When we sat down for dinner, we knew nothing about Grand’s layout. Business Lady just wanted to try the food but had her doubts. After all, she discovered that this emerging eatery scored a pathetic two out of five possible stars from 16 Yelp.com reviewers. Their ratings were for dim sum (the Chinese equivalent of a small plate-styled brunch). Since there were no write-ups about dinner, we were on our own.

We ordered three dishes: fried fish belly hot pot (so-so); crispy-skinned chicken with garlic (quite good); and stir-fried leeks with garlic chives and some kind of fish (pretty good). Beer and wine was available (by the bottle) but we passed because we were dieting. Sort of.

Overall, dinner was decent. The friendly waiters were patient in dealing with us. We were three bossy moms with menus questions and demands for more water and tea. Whenever Dining Diva wanted this or that, I loved hearing her call out to the the waiters in Cantonese: “Hey, Pretty Boy!”

As for our conversation, it was the usual five stars. I can’t dish specifics but let’s just say that integrating rich Chinese immigrants into American culture is complicated. They’ve got all the usual Chinese cultural obsessions with money, prestige and pushing their kids to perform — but on steroids.

Thankfully, dessert put me in a better mood, especially since it was all free. The milky, mango tapioca soup came with a fresh melon dessert plate and cute gelatin goji berry squares. If that wasn’t enough, Business Lady insisted that the bill be split among our three credit cards. We signed three separate bills for an unbelievably measly $16.28 each. And then the waiter handed Business Lady a garage ticket along with $5 cash to cover the cost of parking — is she a smart businesswoman or what?!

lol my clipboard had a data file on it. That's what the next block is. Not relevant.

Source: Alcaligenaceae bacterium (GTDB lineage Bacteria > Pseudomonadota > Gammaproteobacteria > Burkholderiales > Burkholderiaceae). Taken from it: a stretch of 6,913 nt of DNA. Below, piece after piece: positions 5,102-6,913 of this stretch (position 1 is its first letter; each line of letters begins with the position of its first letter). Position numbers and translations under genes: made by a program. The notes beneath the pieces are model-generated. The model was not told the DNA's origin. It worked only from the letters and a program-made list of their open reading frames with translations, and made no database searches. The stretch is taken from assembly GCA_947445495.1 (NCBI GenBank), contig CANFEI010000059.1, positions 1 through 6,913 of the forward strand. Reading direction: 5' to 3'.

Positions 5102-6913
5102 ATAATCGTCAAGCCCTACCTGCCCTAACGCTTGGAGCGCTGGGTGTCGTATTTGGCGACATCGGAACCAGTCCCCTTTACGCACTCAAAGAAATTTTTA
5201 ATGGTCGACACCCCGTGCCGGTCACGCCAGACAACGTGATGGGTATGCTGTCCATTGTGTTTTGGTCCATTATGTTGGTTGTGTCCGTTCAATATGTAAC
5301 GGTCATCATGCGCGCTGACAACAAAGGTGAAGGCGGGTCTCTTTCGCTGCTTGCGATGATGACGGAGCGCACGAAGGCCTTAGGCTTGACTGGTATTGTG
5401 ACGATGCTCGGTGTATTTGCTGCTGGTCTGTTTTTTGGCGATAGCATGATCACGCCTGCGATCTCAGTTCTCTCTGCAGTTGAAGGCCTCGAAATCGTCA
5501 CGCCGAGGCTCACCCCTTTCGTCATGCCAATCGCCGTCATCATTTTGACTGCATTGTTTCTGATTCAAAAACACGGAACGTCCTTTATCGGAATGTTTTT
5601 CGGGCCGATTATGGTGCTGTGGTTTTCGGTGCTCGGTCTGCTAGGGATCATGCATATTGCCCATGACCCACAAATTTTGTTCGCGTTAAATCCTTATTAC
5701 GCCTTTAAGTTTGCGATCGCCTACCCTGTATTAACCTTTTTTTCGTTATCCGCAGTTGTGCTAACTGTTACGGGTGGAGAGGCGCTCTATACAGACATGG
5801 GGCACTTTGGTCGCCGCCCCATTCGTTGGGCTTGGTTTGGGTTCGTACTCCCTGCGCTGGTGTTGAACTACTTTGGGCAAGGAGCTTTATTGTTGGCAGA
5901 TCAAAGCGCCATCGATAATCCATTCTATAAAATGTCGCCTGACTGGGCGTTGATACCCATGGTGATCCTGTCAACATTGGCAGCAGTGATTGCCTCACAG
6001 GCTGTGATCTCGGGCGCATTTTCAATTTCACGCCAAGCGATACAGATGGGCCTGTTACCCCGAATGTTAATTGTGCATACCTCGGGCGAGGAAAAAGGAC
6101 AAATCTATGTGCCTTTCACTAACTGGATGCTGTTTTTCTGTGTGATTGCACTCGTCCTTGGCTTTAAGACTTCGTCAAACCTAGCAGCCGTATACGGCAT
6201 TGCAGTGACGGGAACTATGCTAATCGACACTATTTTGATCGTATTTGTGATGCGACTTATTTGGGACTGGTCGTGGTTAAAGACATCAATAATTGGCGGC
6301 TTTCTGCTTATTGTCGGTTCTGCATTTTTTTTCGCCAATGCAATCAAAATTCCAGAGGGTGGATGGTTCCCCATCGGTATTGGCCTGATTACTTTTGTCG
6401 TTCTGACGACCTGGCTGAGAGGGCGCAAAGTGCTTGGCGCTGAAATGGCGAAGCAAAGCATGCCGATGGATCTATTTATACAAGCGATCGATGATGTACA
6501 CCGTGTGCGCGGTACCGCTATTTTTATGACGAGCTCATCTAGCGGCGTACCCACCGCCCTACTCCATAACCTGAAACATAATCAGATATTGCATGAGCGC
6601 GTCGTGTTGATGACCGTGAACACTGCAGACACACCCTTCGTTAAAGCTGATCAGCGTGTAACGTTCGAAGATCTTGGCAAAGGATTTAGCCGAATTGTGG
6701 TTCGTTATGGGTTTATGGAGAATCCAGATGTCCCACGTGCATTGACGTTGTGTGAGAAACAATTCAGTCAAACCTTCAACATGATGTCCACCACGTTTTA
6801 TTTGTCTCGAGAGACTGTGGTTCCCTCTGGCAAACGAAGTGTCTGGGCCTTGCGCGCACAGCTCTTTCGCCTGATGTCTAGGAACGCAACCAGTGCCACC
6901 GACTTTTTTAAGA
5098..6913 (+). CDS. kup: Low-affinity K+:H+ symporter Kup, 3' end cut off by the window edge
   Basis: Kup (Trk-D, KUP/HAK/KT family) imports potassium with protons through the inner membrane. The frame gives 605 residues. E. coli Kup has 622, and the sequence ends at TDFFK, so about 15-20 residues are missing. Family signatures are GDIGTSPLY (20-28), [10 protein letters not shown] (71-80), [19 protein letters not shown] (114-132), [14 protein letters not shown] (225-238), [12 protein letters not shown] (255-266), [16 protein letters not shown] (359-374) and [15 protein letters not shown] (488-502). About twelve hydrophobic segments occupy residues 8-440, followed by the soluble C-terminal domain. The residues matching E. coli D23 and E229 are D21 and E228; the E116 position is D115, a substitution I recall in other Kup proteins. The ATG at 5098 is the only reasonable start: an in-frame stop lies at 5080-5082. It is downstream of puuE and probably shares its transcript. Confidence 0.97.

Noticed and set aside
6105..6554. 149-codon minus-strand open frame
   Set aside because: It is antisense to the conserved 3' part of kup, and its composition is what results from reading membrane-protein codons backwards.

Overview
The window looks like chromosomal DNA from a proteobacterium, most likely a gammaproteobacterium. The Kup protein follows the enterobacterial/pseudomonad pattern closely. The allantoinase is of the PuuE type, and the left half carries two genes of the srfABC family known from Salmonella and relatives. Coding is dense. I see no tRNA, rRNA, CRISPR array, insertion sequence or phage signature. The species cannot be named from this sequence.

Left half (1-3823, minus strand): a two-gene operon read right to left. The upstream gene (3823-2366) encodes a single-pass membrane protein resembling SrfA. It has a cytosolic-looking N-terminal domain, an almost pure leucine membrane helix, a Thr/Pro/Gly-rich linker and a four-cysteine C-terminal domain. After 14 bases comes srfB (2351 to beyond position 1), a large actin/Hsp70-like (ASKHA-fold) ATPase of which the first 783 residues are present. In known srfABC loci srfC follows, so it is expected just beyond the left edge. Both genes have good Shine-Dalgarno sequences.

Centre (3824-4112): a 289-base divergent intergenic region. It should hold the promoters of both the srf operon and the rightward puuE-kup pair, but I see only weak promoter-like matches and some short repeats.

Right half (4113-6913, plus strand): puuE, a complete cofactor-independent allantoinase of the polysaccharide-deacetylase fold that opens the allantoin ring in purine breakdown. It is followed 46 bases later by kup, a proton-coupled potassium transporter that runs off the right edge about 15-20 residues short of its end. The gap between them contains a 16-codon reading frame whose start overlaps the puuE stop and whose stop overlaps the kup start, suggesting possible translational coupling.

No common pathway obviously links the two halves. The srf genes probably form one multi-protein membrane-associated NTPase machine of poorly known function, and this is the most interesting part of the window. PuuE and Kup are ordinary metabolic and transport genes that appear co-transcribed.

After we finished eating, we wandered around. That’s when we discovered all sorts of interesting rooms that are still under renovation in this new restaurant.

Here is what I really want to show you. All this China money is creating a new entertainment sub-culture. Grand has an entire, dimly-lighted blue hallway filled with these private karaoke rooms. They have paneled walls, big TVs and long, satiny couches. What do you think the rich clients will be doing in there? Hmmm.

I’m sorry if I sound critical. But I am disturbed by many aspects of China’s new wealth culture. It’s a new pattern of Chinese immigration that we have no experience with.

Just when it seemed like Chinese-Americans were getting outside of the centuries-old pressure box and developing a broader sense of connecting and community, the rising power of the new Chinese immigrants feels like a setback. Their ambition is so raw. And based on what I’ve seen to date, this group isn’t into philanthropy. They are out for themselves in the new world.

Here’s my slideshow, just in case you want to explore this world too:

Comments 17

  1. Post

    i took all the pictures on my blackberry curve. i really like how it feels to snap a photo on my phone. it’s minimally invasive. of course, the polish is missing. but that’s often missing on my regular digital photos too — haha.

  2. Any chance that they have real Sichuan hot pot anywhere around? Bless you for all the hardcore investigation!

    Also, tell your friend to maybe name drop Think Tank Learning for some of her clients’ kids. Getting Chinese kids who don’t speak English into college is not fun, but lucrative :).

  3. Post

    winslowalrob, the food court does indeed have hot pot. we saw one stall which offered it for $5 and $7. they’re made on the spot and come in plastic containers. so much plastic garbage made at this food court. and of course, none of it is recycled. that bothered me too. i have one shot of hotpot in the slideshow. if i’m remembering correctly (it was overwhelming being around so many food choices), the hot pot stand even made fresh noodles that immediately went into the soup.